- Vitamin D deficiency has been reported in patients with OA, and supplementation with Vitamin D3 is recommended for pain relief (Arabelovic, 2005).
Other nutritional changes shown to promote the treatment of OA include elevated saturated fat intake (Wilhelmi G, 1993) and elevated body fat (Christensen R, 2005). Lifestyle change may be needed for effective symptomatic relief, especially for knee OA (De Filippis L, 2004).
Included in the medication regime for most cases, a mild pain reliever may be sufficiently efficacious. In more severe cases, NSAIDs are usually prescribed which can reduce both the pain and inflammation quite effectively. These include medications such as diclofenac, ibuprofen and naproxen. High doses are often required. All NSAIDs act by inhibiting the formation of prostaglandins, which play a central role in inflammation and pain. However, these drugs are rather taxing on the gastrointestinal tract, and may cause stomach upset, cramping diarrhoea, and peptic ulcer.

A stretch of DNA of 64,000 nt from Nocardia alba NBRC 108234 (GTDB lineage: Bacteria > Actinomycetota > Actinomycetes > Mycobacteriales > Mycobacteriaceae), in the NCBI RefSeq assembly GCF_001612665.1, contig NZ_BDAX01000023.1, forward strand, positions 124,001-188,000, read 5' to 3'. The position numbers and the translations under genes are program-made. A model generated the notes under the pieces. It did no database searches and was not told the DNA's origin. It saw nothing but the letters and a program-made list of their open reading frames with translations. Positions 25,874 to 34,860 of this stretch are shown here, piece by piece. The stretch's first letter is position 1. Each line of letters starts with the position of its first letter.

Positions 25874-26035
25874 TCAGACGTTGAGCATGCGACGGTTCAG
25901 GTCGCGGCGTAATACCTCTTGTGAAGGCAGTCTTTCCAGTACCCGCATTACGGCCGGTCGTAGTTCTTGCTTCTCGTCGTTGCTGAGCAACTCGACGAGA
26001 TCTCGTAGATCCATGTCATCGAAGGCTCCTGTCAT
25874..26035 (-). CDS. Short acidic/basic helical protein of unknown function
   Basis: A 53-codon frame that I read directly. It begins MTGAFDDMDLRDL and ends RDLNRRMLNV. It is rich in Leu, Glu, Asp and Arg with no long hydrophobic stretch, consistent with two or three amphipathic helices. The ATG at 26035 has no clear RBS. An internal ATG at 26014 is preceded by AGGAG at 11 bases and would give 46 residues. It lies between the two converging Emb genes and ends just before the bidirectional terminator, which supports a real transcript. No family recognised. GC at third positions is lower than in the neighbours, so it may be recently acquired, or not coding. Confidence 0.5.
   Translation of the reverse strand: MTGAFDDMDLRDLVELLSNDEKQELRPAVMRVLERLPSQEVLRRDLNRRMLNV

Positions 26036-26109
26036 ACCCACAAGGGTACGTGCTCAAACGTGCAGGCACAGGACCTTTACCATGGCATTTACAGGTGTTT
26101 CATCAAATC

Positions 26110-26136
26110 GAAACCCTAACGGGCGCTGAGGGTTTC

Another type of NSAID, COX-2 selective inhibitors (such as celecoxib, and the withdrawn rofecoxib and valdecoxib) reduce this risk substantially. These latter NSAIDs carry an elevated risk for cardiovascular disease, and some have now been withdrawn from the market. Another medication, acetaminophen (paracetamol), is commonly used to treat the pain from OA, although unlike NSAID's acetaminophen does not treat the inflammation. Application of heat â€” often moist heat â€” eases inflammation and swelling in the joints, and can help improve circulation, which has a healing effect on the local area.
Most doctors nowadays are loath to use steroids in the treatment of OA as their effect is modest and the adverse effects may outweigh the benefits.